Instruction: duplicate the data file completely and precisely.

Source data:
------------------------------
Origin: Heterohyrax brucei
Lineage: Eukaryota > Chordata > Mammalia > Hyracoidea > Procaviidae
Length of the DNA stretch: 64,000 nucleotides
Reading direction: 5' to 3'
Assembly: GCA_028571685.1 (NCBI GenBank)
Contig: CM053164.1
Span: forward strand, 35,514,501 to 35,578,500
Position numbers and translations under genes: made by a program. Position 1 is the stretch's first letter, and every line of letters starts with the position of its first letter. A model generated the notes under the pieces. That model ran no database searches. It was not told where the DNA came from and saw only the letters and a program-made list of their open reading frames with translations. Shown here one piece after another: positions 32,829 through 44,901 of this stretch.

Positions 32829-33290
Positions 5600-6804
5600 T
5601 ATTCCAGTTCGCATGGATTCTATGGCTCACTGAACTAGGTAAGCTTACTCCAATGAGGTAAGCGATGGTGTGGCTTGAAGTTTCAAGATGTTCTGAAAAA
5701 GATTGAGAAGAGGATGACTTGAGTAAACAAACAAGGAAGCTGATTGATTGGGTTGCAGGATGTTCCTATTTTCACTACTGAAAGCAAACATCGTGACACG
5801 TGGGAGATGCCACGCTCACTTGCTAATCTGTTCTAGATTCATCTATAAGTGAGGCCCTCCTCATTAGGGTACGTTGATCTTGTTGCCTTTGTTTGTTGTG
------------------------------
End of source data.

Origin: Heterohyrax brucei
Lineage: Eukaryota > Chordata > Mammalia > Hyracoidea > Procaviidae
Length of the DNA stretch: 64,000 nucleotides
Reading direction: 5' to 3'
Assembly: GCA_028571685.1 (NCBI GenBank)
Contig: CM053164.1
Span: forward strand, 35,514,501 to 35,578,500
Position numbers and translations under genes: made by a program. Position 1 is the stretch's first letter, and every line of letters starts with the position of its first letter. A model generated the notes under the pieces. That model ran no database searches. It was not told where the DNA came from and saw only the letters and a program-made list of their open reading frames with translations. Shown here one piece after another: positions 32,829 through 44,901 of this stretch.

Positions 32829-33290
Positions 5600-6804
5600 T
5601 ATTCCAGTTCGCATGGATTCTATGGCTCACTGAACTAGGTAAGCTTACTCCAATGAGGTAAGCGATGGTGTGGCTTGAAGTTTCAAGATGTTCTGAAAAA
5701 GATTGAGAAGAGGATGACTTGAGTAAACAAACAAGGAAGCTGATTGATTGGGTTGCAGGATGTTCCTATTTTCACTACTGAAAGCAAACATCGTGACACG
5801 TGGGAGATGCCACGCTCACTTGCTAATCTGTTCTAGATTCATCTATAAGTGAGGCCCTCCTCATTAGGGTACGTTGATCTTGTTGCCTTTGTTTGTTGTG